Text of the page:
A hospital system like the Cleveland Clinic currently bills about $18 billion for medical services and collect around $6 billion. (We do not know the exact numbers for the Clinic.) It costs such a system around $5.5 billion to provide all the services, and thus they are able to invest $500 million in plant, equipment maintenance, and new equipment at the Clinic. An institution like the Clinic gets this revenue by collecting from Medicare about $0.23 on the dollar billed, from Medicaid about $0.18 on the dollar billed, and about $0.38 on the dollar billed for the aggregate of commercially insured patients. We are sure this seems bizarre to someone from outside the US, and actually it does to us, too, but it is the way the system has evolved.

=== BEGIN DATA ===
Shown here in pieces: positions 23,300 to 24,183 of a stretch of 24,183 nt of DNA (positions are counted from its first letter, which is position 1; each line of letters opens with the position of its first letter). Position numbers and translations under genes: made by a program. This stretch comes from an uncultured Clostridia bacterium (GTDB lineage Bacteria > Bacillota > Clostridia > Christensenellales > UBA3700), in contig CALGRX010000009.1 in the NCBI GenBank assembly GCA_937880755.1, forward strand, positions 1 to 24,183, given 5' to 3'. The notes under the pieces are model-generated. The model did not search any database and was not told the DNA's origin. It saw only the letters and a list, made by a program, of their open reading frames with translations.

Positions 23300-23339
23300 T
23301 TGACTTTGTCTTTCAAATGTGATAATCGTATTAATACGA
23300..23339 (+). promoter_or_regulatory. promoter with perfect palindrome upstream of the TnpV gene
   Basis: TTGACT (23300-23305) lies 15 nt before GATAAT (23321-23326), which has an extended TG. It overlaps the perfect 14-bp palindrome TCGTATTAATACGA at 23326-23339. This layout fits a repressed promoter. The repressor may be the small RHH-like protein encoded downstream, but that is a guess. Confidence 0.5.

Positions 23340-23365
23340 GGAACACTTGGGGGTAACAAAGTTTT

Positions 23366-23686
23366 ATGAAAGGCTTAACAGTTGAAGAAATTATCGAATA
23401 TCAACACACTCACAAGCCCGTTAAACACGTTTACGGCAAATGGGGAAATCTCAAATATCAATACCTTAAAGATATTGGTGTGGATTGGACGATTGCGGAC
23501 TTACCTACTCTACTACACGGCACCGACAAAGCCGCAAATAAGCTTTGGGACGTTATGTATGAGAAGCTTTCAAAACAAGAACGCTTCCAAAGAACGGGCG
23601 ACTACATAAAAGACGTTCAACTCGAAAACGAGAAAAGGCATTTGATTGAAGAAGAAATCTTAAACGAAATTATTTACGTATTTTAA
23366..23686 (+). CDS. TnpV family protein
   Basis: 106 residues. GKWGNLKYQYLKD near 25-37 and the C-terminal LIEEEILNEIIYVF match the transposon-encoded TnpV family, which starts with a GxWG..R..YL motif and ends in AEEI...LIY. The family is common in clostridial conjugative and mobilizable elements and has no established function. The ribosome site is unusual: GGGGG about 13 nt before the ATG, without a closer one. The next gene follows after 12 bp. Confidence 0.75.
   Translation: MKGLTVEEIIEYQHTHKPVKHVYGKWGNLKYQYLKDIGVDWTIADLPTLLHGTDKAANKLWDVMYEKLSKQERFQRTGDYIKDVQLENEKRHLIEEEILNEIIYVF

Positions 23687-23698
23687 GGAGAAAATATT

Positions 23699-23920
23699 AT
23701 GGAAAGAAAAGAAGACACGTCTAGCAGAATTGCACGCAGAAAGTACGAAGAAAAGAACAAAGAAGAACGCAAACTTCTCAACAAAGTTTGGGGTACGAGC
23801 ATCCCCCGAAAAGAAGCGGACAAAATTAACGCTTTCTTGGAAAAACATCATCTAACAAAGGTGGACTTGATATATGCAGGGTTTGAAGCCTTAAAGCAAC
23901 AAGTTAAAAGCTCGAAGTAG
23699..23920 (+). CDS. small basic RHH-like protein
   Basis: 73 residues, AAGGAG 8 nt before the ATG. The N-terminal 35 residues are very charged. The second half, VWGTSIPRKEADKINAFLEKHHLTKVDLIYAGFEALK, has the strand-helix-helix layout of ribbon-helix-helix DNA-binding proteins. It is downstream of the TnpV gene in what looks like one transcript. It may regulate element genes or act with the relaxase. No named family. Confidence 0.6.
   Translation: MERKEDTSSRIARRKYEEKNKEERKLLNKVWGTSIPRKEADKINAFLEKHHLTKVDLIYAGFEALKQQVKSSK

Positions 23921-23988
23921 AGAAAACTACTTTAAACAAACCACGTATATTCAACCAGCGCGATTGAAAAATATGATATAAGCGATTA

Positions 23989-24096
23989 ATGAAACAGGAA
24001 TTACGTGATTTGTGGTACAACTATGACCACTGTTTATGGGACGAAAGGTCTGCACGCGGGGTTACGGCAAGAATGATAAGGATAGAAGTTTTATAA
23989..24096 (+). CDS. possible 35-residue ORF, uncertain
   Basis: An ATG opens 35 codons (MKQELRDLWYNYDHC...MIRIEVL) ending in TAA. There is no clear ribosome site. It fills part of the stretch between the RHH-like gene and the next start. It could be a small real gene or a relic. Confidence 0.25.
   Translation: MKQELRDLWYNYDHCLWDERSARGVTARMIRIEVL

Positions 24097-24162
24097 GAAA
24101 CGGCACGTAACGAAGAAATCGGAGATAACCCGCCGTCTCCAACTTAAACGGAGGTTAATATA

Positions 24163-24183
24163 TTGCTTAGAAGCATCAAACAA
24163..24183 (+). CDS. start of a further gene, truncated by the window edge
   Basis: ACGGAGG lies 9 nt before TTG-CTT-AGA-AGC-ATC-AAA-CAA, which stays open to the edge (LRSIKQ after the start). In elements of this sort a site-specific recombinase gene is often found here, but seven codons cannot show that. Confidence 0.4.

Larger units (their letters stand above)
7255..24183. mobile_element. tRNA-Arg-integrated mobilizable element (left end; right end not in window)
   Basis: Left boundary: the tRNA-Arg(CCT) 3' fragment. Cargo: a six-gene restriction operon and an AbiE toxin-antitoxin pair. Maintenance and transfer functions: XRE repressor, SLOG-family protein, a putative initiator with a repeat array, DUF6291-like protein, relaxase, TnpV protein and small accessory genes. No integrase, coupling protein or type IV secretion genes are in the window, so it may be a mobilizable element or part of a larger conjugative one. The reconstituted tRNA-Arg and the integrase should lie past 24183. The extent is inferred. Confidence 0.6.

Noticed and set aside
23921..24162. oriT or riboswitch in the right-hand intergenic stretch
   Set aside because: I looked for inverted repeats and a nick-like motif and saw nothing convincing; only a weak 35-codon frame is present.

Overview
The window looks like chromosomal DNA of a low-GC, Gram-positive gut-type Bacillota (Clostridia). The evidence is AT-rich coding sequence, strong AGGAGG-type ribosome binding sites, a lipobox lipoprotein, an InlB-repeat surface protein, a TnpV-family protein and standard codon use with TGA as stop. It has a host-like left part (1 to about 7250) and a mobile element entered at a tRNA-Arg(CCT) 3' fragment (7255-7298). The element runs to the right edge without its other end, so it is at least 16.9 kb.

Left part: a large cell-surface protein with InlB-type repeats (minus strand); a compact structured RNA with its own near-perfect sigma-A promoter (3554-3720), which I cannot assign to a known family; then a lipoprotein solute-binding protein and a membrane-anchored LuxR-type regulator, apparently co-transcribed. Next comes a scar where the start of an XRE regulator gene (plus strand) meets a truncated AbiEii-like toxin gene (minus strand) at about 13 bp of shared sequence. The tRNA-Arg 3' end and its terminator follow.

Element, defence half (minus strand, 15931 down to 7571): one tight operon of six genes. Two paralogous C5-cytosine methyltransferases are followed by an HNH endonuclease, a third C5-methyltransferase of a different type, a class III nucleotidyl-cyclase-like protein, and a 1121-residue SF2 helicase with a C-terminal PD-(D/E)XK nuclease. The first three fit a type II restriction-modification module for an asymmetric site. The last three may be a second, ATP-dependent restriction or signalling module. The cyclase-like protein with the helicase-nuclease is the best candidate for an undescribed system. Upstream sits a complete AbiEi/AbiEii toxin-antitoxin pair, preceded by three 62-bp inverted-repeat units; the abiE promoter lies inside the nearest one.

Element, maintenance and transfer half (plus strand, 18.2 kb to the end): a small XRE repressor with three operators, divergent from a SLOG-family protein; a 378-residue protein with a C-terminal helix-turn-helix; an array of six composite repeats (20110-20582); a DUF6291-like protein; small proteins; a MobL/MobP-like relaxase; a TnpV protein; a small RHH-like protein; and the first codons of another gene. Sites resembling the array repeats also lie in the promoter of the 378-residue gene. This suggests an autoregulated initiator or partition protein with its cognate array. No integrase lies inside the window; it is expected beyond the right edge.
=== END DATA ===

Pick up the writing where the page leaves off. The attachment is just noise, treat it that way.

Very bizarre! I can’t think of any other industry outside of debt collection where you can only expect a third of what you’re owed.
Here’s a cost-cutting measure currently being put into place:
An article in Health Affairs indicates that in California the CALPERS system, the largest state-run health insurance provider, has gone to reference pricing in some areas – CALPERS gives employees $30,000 for a total hip or total knee replacement and lists the hospitals that charge less than that. Virtually all academic medical centers (those that provide care for the sickest, and those that train our future doctors, nurses, pharmacists, dieticians, etc.) fall into the high-cost group, and their share of the CALPERS patient population that has hip or knee replacements has gone from 54% to 35%, while the share for low-cost hospitals has climbed from 46% to 65%. (Only one high-priced group hospital in California converted to a low-cost group hospital in the past three years.)
The bottom line: